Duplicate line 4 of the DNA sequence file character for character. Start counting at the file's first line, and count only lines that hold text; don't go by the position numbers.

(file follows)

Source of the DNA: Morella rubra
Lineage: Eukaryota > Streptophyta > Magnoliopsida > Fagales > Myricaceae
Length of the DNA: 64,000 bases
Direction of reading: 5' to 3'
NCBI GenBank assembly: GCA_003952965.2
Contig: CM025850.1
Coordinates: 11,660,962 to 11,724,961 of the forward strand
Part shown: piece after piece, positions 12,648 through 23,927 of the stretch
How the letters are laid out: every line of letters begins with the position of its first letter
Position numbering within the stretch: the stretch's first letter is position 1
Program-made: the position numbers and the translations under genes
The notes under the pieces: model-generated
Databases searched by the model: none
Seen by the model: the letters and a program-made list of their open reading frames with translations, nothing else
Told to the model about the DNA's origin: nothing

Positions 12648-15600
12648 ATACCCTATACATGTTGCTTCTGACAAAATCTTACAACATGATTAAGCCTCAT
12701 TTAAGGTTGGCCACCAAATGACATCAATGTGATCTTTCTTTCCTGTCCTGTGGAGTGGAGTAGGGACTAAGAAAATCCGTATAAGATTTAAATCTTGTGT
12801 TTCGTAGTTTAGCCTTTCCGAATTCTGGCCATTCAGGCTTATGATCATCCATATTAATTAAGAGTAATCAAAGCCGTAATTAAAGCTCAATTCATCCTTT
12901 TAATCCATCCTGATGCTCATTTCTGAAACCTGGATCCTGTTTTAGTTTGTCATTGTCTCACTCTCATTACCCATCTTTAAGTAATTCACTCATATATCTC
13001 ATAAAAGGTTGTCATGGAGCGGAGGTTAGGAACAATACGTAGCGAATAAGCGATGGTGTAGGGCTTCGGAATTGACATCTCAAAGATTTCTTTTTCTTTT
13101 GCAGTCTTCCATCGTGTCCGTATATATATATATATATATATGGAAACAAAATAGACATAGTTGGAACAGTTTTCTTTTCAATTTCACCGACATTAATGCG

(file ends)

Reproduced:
Direction of reading: 5' to 3'